Hypnotherapy can help you and your employees manage stress and increase productivity in the workplac
Hypnotherapy can be used as a tool to manage stress in the workplace, along with reducing fatigue, negative mood and improving work satisfaction.
In these times of increased workloads with reductions in staffing teams, hypnotherapy in the workplace can be a relatively low-cost solution by providing employees with hypnotherapy audios to listen to both at work during break times and outside of work as required.
This enables them to feel in greater control, more valued by their employers by giving them the opportunity de-stress therefore, they are better able to manage their work commitments.
A study on ‘Power Break’ (Kennedy & Ball, 2007) conducted in a call centre in Australia, turned the idea of power naps on its head. It replaced the idea of naps with 2 x 10-minute hypnotherapy audio sessions. They examined the effect of hypnorelaxation on 75 men and women each day over a four-week period on fatigue, mood, physical health symptoms and work satisfaction. The results showed that the programme significantly reduced fatigue, negative mood and physical symptoms and improved satisfaction with work.
Taking “power naps” to reduce fatigue in workers in situations where performance and vigilance must be sustained for long periods of time and sleep deprivation may be present has been advocated (Takahashi & Arito, 2000) (Reyner & Horne, 1997). However, in many places of work this is simply not possible, plus, many employers may not be particularly happy about napping on “their” time!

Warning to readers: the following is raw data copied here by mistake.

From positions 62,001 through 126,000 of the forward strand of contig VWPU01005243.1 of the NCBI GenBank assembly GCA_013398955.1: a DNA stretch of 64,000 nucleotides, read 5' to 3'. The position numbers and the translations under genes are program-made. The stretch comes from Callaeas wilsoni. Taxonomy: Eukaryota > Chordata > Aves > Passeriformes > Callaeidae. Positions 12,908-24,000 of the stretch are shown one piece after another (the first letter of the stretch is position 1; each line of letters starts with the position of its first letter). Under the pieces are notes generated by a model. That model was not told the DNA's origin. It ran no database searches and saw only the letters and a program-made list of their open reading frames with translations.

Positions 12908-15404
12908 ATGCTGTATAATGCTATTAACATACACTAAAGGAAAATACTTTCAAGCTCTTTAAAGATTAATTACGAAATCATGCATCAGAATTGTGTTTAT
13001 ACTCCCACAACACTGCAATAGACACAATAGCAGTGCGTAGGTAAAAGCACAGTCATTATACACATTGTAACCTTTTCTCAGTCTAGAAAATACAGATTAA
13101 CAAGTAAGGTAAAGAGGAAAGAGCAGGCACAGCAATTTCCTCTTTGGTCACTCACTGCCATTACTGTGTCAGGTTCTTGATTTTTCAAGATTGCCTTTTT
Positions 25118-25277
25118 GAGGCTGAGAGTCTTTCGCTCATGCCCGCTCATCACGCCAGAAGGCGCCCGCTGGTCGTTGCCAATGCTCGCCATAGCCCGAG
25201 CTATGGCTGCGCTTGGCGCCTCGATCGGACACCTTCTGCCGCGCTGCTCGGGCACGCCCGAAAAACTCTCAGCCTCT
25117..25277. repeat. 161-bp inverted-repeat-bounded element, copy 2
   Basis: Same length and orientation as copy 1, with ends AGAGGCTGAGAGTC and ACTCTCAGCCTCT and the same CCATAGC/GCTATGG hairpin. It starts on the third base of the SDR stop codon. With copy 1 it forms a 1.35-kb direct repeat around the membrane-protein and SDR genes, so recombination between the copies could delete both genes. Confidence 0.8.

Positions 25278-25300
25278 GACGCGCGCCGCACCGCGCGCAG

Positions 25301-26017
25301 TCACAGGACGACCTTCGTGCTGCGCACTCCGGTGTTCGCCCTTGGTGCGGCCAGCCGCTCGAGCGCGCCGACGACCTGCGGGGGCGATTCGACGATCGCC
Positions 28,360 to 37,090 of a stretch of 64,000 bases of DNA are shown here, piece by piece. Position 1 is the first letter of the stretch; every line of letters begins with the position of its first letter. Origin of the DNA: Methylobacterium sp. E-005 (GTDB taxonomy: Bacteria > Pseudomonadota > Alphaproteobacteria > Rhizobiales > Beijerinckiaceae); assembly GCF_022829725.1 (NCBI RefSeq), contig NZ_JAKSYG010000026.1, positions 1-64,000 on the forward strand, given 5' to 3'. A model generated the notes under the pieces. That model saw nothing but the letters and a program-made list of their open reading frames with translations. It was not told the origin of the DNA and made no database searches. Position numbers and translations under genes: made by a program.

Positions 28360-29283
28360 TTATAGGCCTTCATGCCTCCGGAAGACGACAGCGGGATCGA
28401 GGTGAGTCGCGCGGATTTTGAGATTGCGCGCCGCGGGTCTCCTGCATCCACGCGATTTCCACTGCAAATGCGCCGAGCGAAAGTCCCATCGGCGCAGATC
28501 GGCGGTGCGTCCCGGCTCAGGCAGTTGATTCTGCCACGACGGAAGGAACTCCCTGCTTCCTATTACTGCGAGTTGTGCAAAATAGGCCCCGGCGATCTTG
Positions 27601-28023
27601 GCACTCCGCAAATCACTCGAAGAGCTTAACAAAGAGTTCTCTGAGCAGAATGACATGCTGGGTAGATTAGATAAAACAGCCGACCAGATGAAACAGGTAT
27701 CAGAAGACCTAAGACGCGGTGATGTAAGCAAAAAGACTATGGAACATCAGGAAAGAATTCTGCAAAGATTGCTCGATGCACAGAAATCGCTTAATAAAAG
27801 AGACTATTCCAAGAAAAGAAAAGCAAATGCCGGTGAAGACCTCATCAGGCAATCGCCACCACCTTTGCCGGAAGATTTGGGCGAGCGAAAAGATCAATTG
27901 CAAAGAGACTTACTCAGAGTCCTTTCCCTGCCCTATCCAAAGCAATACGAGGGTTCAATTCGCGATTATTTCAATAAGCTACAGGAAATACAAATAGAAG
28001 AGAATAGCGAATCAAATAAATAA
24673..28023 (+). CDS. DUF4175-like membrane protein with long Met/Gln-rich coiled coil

Horne and Reyner (1996) demonstrated that sleepiness and accidents on a driving simulator were reduced following a 15-minute nap. There is also the added complication of getting the nap time right in accordance with peoples own circadian rhythm patterns (Rosa, 1993).
Fatigue can be difficult for workers, such as, shift workers, NHS staff or long-distance truck drivers, but also for workers who are required to sit staring at computer screens for long periods, which is often compound by poor diet and inactivity. The culture of working through lunch and break times also adds to the fatigue of workers as they often do not have the opportunity to switch off.